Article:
Saying We Are Who We Are: Part 180 of Innumerable on GLBT Inclusion and the Mennonite Church

Okay, it’s not a total 180. Nor is the headline from Mennonite World Review, “MC USA Council Endorses Unity Statement,” exactly accurate. “Unity” is hardly the statement. For those who saw the article and want the TLDR: This is CLC’s decision. They don’t have any decision-making power, but they’re the wise ones of the church who make recommendations to Executive Board. They spent the last weekend in Kansas–joke’s on them–picking bones over three proposed resolutions around same-sex sexuality in an elimination round to see which one would advance to the Delegate Assembly in Kansas City this summer. There were other resolutions up for debate, too, but they were all noncontroversial ones, like “don’t kill people.”

Remember this?

Remember this? The final word will come from Executive Board, but they probably won’t stray far from CLC.

Since I’ve never claimed to be an unbiased voice in this process, let me restate which basket my eggs are in: the Chicago Resolution is my baby. Okay, not technically. There’s a lot more people who put a lot more gametes into this resolution than I did. But I’ve been midwifing this resolution since November, talking with leadership at both sponsoring congregations, examining drafts of the resolution, and I (and my co-pastors) are among the 12 individual pastors endorsing the resolution, listed at the bottom of the document.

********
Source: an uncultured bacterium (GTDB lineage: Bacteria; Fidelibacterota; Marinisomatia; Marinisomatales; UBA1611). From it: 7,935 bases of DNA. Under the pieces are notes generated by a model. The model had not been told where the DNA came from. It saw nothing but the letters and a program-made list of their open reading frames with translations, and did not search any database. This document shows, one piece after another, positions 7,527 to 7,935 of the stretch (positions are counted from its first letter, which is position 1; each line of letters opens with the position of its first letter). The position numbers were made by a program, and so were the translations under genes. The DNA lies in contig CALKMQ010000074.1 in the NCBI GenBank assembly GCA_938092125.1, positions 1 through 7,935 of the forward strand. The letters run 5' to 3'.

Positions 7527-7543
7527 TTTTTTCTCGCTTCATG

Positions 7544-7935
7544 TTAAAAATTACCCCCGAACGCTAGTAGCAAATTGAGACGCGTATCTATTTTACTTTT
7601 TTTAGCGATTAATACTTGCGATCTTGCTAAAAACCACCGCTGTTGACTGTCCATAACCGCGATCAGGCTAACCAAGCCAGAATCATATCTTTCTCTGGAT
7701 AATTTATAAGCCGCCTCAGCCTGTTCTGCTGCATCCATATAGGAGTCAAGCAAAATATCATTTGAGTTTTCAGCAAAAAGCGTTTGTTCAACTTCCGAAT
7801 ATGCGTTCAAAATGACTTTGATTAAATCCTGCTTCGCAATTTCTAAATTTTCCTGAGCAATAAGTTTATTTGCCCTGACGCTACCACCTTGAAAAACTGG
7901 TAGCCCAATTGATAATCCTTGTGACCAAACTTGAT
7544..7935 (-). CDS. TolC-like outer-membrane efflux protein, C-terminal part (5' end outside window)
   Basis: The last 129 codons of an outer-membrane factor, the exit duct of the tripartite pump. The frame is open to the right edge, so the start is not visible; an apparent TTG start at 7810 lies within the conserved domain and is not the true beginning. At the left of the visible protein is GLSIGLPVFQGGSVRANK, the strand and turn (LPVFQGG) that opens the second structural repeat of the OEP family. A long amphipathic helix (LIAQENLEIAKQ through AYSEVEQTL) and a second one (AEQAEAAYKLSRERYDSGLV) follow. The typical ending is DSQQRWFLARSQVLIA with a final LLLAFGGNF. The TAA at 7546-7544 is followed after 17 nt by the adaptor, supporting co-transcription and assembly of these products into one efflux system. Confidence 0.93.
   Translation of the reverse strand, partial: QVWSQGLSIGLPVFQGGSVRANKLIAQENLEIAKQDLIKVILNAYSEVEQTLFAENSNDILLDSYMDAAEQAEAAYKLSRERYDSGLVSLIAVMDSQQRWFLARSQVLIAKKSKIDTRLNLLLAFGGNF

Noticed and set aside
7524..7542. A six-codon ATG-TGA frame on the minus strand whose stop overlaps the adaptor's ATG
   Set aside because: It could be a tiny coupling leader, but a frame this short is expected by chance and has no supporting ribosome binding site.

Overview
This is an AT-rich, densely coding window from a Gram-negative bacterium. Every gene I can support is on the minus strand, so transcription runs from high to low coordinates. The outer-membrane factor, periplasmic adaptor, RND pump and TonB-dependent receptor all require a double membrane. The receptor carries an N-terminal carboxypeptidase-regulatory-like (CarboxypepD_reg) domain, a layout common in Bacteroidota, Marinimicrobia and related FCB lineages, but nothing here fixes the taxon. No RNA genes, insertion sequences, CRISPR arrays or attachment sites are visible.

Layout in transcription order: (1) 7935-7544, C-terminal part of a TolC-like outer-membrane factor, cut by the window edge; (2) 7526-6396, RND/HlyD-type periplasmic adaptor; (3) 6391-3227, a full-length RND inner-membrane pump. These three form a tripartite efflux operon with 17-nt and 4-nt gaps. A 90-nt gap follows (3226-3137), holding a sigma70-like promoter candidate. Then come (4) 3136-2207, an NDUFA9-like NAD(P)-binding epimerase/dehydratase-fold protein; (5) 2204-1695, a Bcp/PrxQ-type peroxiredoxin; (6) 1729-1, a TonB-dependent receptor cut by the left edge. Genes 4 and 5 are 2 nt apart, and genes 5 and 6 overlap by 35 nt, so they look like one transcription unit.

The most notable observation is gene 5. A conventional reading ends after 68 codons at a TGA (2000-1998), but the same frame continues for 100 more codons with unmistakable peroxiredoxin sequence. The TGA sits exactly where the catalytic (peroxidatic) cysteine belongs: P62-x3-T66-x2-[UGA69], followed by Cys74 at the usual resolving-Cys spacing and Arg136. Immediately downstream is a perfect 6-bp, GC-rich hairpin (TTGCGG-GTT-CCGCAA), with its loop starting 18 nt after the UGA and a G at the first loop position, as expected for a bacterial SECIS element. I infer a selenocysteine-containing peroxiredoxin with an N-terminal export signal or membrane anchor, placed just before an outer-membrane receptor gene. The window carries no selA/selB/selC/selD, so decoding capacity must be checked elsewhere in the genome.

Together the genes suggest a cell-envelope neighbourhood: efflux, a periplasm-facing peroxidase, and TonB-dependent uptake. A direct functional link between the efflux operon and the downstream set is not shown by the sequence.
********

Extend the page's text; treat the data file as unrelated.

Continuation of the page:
Dancing Elmo

This is me about CLC favoriting the Chicago-Reba Resolution.

I am DANCING about this resolution. This is the resolution that says “We Are Where We Are.” It’s not a unity statement, not at all. It’s a diversity statement. It says we don’t know what happens next. We don’t even know what we’re doing right now! That’s the most honest and beautiful thing the church can say. Reba Place, one of the sponsoring congregations, is still working through their official stance. This conversation is so fresh for them you can smell the mud. The same is true for my own congregation. We found a brackish middle ground, but we aren’t totally committed to it. We reserved the right to change our minds. We reserved the right to discern the Spirit. I reserve the right to midwife a baby whose personality I don’t know.

But my baby’s not the only one in the room.The other two resolutions, the Lower Deer Creek and the Just Church, also speak to who we think we are and ought to be.

The Lower Deer Creek resolution (named for its sponsoring church) introduces a process that conserves the current Confession of Faith–which has no room for same-sex relationships. It’s specific and it offers space for discernment (within a conservative framework). The weakness I see in the resolution is power: it gives the CLC a mandate to discipline area conferences that are at variance and argues that this enhances our “mutual accountability.” The church doesn’t need more “mutual accountability.” There’s limited accountability we can exercise on the, uh, churches that live in different area codes. Our relationship with them is always abstract, and so our accountability is, too.